The weirdest part about writing this book is that I had given myself last summer to (a) write a third more poems and (b) to write more about my father’s death. So at the start of the summer, I printed up what I had so far, to see what else I needed to write, you know. And there it was, the book was mostly done. And I had lots of poems about my father. Way more than I’d thought. It gob-smacked me. I’d pre-written what I’d intended to write. Dad had crept in everywhere, without me noticing. It was a weird kind of gift, because, well, my father felt alive in these pages. Here was a small collection of fresh insight I’d had into him, which I hadn’t realized I was writing.
TC:The ‘Prayer’ poems, in the first section of the collection, are among my favourites. In ‘Prayer for Hatred,’ you write:
Has hatred not liberated
more people than those who have done the enslaving?
I’m intrigued by these lines. Can you talk more about the poem, and the ways in which hatred (and love) operate as sources of power in your own art?
MVS: Jeez, you ask the kind of questions that break my heart. Those lines mean two main things for me. One is an acknowledgment that we rise up, we resist the hierarchies, the injustices, the systems of oppression. Some of that resistance is a hatred for those systems, and their perpetrators. And I believe we outnumber them. The hatred of injustice is a powerful force for change. So is love, of course, but we shouldn’t overlook rage as a tool, especially when it is driving us to make a better world. “Never again.” That’s more rage than love, by my measure.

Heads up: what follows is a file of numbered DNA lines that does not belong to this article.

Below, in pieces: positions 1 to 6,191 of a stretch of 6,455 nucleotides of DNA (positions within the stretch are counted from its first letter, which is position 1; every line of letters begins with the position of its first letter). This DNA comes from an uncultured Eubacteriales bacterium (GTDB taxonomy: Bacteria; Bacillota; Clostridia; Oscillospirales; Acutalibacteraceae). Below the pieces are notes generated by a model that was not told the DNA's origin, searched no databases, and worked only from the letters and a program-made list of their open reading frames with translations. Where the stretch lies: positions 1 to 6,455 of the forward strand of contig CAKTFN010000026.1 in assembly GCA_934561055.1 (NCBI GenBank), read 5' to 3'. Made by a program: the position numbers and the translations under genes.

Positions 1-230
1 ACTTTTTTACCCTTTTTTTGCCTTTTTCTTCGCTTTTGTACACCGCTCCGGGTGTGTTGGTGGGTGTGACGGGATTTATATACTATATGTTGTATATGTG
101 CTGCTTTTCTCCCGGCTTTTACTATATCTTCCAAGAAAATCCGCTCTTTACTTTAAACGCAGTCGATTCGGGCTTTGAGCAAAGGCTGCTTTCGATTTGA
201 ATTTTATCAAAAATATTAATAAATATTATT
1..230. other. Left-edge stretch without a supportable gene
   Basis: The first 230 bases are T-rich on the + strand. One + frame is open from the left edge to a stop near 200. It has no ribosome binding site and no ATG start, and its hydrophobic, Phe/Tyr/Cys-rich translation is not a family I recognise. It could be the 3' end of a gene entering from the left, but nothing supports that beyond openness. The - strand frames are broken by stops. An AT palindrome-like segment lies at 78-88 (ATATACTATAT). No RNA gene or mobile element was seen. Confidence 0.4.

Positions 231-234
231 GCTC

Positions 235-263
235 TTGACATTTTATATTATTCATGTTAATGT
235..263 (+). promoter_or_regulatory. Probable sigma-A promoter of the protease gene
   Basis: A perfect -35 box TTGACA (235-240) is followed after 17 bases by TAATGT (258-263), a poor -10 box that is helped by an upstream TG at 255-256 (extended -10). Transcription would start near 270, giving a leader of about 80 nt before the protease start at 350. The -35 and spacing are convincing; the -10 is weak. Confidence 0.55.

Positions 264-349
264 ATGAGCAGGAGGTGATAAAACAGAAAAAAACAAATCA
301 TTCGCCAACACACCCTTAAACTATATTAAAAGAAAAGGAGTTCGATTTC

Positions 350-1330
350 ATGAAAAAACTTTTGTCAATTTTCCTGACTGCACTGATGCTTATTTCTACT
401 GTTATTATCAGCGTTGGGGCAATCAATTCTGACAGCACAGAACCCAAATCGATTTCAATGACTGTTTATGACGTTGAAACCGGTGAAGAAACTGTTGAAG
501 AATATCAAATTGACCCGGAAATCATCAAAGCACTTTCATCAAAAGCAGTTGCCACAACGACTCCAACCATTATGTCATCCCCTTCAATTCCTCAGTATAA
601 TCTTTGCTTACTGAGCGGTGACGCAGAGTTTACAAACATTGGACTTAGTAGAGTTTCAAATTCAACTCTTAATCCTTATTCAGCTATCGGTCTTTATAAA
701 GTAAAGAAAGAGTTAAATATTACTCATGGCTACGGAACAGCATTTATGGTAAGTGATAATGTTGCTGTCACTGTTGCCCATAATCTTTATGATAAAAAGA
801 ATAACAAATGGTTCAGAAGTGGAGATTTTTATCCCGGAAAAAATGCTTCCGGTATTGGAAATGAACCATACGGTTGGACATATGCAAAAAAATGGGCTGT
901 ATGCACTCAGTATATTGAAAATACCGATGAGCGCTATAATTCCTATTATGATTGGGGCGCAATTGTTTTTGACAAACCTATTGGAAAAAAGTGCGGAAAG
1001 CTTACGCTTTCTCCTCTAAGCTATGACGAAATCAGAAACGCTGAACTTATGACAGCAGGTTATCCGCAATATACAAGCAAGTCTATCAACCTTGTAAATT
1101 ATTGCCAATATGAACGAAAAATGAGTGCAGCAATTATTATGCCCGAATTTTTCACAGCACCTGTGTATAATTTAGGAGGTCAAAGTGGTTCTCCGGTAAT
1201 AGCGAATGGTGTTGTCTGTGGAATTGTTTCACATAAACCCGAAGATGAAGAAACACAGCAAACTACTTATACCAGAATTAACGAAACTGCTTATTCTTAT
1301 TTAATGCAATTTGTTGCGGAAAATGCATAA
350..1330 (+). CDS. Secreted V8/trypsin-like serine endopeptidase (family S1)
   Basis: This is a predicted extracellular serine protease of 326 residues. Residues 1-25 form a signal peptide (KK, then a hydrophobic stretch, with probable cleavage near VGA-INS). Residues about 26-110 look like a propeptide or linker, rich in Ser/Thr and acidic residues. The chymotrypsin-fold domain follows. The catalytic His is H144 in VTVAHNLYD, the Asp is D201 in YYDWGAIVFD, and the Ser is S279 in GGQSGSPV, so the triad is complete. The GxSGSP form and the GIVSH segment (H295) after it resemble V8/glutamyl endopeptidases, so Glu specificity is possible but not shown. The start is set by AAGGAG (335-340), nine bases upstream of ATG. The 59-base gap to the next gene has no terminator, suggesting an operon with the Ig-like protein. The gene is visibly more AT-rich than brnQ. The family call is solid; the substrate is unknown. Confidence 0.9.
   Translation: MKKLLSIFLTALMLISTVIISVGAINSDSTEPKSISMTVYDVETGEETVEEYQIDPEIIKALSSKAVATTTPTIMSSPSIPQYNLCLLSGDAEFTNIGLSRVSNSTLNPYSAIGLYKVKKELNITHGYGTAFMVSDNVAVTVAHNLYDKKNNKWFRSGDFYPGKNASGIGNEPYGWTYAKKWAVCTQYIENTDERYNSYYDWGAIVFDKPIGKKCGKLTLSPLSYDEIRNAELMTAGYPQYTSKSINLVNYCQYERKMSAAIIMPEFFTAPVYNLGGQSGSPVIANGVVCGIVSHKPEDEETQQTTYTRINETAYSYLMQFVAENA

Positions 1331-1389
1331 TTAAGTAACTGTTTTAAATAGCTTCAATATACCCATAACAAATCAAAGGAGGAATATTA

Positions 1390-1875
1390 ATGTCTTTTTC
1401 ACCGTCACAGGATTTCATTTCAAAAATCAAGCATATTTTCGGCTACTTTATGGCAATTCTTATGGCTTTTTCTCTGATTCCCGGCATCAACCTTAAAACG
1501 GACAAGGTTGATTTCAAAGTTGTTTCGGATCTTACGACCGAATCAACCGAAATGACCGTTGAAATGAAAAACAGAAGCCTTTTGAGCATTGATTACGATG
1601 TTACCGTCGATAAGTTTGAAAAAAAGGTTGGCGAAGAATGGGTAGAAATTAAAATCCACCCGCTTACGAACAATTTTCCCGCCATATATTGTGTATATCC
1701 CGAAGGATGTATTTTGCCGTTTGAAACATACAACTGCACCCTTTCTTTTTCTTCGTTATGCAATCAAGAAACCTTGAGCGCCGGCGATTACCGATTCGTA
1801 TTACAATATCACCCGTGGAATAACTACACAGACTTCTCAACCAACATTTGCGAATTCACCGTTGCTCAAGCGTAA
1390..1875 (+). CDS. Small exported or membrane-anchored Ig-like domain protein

The hatred of injustice is a powerful force for change. So is love, of course, but we shouldn’t overlook rage as a tool, especially when it is driving us to make a better world.
The other half of those lines are doing what much of the book does, I think. They’re an ironic look at what we think we know, asking us to see the underside of things. See the idea slant. We think of oppression as people, and their systems of power, generating hate towards one group for their own benefit. That’s a simplified version, obviously. But more or less, oppressors hate us, then diminish us, so they can use us. In that dynamic, the oppressing haters never get to know us, not as well as we see them. That’s a kind of ironic power, you know?
And then for every ignorant despot, there are legions of people opposed to them. Look at Trump, and how millions of people are rising up. More women marched on Washington than ever gathered in American history before. The tautological irony is that oppression wakes people up to oppression. I’m not saying you need to break a thing to see how it can break, that’s ludicrous. But if some asshole inevitably does break a precious thing, our conviction will drive us to see how to repair it. Or how to build it better the next time. It’s an optimist’s look at history, I guess. And at hatred. It’s asking us to see that quality other than one half of a love-hate binary. Hatred has its complexities. It’s not going anywhere, so put hatred to good use.
I guess I’m also hoping a third thing in those lines… that readers will also reject the irony. I hope someone will go, “Fuck you, Michael. Fuck irony, fuck complicit notions of oppression, fuck those systems. Fuck hatred and complexity.” Which is itself ironic. That, too, is hatred in action.
Prayer for Paternal Love
All eight fingers on his right hand refuse
to be a blessing
so that even at the dinner table
he cannot pinch salt from the crowding
of his digits.
Days after he was born,
his father had said,
could ignore them.
Eight splayed fingers on the back
yard stump, knuckles
around the wrist,
Hold still, his dad says.
The boy prays the octopus
of his hand contains
like silt that can storm
then settle, given time.
He has loved his father
less than either of them
Now give it here,
his father says, and the boy
to prove the point reaches for their axe.